Everything you need to know about today’s media coverage of Israel and the Mideast.
Why was a Doha Debate featuring a former Israeli chief rabbi cancelled? What was Sheikh Raed Salah’s parting gift to the UK? And are Gazans no longer scared to speak their minds about Hamas?
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Israel and the Palestinians
• Must read: A Washington Post dispatch by Karin Brulliard quotes plenty of Gazans not scared to speak their mind about Hamas. The cumulative effect trashes the Islamists:
“We became like a police state,” said Ahmed Yousef, a former adviser to Hamas Prime Minister Ismail Haniyeh. “They became scared of any rally or demonstration.”
Also filing from Gaza was Irish Times correspondent Michael Jansen, who talked to the NGO community chafing under Hamas. Their criticism was more circumspect.
• Egypt’s grand mufti, Ali Gomaa, stirred up controversy with a visit to Jerusalem. Breaking an unofficial boycott and accompanied by Jordanian Prince Ghazi bin Mohammed, Gomaa visited the Temple Mount, the Church of the Holy Sepulchre, and the Greek Orthodox Patriarchate. AP picks up on Islamist anger at the mufti while AFP looks at Gomaa’s damage control.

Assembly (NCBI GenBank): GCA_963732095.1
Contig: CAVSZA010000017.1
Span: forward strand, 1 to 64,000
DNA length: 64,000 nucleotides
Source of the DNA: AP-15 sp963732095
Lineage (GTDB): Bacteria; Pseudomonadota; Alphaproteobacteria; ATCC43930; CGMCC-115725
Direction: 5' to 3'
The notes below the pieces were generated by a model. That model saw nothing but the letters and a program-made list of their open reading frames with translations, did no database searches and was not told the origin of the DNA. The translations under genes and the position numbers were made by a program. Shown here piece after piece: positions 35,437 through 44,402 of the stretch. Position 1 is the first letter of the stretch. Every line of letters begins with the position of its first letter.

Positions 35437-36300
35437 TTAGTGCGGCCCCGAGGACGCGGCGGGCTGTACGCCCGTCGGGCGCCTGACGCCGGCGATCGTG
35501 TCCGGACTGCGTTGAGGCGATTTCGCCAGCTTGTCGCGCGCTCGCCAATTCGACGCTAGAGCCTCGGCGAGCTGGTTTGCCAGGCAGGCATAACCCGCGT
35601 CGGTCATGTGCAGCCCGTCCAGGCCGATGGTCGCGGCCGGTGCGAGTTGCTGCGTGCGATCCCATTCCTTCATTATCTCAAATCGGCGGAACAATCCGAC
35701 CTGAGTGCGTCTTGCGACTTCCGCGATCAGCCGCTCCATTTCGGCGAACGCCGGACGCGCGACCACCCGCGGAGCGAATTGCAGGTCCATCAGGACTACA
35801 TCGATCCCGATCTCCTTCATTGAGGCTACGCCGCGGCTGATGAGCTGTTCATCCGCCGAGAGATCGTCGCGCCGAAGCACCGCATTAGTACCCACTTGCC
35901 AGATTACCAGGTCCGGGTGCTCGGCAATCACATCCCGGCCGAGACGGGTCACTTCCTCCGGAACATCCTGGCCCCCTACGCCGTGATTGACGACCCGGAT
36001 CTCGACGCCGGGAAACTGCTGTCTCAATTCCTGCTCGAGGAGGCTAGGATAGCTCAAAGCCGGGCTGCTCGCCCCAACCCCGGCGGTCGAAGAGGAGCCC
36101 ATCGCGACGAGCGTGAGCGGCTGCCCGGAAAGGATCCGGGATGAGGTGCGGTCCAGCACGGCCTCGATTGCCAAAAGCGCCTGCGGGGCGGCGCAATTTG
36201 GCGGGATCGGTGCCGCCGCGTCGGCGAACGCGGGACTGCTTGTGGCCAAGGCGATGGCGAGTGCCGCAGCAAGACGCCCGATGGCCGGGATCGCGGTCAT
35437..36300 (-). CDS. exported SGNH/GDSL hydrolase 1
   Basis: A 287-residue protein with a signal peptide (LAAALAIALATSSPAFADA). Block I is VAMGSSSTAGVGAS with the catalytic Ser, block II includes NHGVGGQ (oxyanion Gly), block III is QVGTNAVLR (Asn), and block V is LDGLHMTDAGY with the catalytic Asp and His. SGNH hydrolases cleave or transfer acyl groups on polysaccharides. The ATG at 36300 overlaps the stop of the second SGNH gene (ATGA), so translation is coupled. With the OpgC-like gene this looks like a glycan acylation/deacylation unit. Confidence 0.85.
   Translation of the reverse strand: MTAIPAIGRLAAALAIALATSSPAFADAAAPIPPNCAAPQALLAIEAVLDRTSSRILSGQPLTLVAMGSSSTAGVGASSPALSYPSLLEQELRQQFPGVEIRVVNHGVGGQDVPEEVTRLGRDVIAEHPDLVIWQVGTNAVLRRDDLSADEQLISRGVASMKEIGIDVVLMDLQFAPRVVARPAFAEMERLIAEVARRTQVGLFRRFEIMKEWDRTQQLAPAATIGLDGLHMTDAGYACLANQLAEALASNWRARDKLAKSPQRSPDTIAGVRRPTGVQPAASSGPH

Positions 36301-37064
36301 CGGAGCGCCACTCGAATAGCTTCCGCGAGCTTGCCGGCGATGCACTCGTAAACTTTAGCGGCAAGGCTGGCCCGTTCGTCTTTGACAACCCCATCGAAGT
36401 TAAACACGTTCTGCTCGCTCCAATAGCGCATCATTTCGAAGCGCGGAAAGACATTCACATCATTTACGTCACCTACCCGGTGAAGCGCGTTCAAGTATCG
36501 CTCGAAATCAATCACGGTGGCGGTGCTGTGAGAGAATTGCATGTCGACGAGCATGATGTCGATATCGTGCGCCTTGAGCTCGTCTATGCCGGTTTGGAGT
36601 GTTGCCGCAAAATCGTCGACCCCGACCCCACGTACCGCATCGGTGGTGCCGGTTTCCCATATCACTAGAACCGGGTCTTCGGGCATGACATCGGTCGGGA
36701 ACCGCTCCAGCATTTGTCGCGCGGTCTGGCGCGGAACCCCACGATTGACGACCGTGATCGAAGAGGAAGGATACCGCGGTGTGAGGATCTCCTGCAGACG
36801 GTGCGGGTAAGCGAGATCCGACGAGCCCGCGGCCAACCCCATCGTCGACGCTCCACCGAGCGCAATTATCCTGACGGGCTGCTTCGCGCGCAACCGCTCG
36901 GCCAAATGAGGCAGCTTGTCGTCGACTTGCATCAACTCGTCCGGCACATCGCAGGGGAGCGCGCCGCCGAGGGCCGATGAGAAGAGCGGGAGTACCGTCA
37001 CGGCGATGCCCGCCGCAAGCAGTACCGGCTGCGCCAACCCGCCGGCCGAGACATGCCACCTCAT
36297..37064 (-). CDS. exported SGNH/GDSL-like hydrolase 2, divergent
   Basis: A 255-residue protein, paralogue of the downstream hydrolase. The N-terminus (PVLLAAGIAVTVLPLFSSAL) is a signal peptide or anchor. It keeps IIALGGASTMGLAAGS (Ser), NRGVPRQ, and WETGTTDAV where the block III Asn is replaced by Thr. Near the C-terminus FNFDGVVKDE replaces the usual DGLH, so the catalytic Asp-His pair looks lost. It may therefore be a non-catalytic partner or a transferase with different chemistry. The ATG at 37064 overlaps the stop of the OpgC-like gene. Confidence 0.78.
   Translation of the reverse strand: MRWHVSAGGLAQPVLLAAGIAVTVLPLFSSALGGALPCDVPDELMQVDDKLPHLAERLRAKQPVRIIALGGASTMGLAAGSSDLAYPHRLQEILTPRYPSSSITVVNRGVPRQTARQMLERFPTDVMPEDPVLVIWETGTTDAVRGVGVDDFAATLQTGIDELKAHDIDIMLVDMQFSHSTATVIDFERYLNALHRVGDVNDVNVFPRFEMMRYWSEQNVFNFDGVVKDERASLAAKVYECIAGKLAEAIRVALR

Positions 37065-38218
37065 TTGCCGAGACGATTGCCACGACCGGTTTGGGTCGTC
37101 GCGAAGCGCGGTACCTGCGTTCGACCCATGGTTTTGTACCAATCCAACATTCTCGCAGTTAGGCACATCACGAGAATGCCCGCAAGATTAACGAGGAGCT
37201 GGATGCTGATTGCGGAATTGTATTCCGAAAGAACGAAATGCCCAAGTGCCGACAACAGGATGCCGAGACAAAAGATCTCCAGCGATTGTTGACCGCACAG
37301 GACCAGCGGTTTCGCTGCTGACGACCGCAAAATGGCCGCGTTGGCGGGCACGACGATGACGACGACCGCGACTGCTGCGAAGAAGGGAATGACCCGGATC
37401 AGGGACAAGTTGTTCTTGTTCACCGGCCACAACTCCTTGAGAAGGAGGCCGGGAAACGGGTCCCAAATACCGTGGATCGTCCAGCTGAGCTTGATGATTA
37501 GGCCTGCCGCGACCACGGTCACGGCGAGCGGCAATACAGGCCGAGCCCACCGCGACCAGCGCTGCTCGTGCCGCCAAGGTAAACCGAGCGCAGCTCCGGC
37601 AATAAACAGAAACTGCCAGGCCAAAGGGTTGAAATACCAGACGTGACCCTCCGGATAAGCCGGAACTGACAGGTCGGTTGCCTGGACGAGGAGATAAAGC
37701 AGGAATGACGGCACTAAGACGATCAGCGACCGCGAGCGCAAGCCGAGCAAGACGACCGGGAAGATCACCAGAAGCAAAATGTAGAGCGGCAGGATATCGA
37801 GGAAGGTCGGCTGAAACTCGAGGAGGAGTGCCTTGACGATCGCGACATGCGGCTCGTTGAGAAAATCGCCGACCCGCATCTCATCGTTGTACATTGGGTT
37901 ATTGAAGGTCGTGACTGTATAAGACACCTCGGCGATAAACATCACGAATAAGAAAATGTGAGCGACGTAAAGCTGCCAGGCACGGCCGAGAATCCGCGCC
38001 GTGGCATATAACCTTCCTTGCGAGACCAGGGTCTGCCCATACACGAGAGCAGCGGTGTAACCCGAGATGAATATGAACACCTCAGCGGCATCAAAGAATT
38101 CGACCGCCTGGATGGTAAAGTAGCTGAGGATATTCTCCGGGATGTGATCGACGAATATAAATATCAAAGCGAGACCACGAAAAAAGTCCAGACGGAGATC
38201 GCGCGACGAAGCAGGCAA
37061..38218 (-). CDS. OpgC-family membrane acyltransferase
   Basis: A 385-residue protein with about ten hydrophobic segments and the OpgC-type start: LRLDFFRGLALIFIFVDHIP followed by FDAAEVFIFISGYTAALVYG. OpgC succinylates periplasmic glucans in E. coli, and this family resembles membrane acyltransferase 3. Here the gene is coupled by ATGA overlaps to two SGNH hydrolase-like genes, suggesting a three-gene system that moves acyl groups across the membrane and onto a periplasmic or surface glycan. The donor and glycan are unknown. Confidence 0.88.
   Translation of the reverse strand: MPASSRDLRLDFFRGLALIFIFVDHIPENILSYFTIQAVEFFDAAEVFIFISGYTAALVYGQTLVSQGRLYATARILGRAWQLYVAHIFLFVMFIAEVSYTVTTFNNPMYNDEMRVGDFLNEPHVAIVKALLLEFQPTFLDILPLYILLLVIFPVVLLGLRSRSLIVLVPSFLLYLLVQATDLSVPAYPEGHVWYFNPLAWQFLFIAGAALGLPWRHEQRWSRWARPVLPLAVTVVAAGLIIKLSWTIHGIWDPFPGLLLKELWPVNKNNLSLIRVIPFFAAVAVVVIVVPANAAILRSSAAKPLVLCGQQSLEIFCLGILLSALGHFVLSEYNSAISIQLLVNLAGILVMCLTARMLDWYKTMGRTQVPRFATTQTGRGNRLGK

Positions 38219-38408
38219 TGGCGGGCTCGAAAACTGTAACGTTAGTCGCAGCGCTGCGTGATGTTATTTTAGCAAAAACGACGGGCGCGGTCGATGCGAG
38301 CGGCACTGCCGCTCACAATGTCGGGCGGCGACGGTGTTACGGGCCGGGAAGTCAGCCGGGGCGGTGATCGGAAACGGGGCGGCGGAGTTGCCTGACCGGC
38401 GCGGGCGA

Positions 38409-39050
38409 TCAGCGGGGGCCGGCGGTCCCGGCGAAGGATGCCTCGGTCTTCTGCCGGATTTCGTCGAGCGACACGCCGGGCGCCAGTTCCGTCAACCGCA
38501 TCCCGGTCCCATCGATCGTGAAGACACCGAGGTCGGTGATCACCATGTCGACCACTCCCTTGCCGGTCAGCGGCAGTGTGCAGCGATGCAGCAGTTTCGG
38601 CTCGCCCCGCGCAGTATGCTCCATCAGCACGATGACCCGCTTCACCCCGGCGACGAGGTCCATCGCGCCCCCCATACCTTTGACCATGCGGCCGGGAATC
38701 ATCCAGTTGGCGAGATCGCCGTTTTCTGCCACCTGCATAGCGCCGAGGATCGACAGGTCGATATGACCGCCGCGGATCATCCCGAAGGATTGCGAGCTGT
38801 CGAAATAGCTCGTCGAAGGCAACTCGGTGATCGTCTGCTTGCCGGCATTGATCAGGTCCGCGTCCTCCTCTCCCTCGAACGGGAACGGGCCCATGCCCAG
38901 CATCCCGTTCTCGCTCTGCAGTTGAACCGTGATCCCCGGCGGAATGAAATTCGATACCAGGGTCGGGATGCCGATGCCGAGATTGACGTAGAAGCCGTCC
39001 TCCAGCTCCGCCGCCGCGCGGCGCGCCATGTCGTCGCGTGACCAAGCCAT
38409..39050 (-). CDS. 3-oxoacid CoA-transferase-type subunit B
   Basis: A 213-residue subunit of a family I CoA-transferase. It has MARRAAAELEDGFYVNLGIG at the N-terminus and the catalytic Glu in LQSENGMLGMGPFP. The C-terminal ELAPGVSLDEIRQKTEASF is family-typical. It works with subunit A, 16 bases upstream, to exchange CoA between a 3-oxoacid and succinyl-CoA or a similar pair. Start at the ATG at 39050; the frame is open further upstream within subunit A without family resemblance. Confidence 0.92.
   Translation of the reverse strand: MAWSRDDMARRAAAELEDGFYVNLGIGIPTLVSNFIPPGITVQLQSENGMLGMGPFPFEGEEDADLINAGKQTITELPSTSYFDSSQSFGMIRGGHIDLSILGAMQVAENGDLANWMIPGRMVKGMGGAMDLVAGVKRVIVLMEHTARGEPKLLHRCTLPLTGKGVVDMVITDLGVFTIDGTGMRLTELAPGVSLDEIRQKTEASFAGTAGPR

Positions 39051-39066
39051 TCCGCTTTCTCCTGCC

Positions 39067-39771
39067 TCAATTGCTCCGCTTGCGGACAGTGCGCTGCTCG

• Australian author Nick Dyrenfurth (Sydney Morning Herald) weighs in on the Gunter Grass furor.
• Canadian commentator Michael Coren weighs in on the Shalom Eisner furor.
• The US Supreme Court ruled that the PA and PLO were immune from a lawsuit brought by the family of Azzam Rahim — a US citizen tortured to death in a Jericho prison. Details at the SCOTUS blog.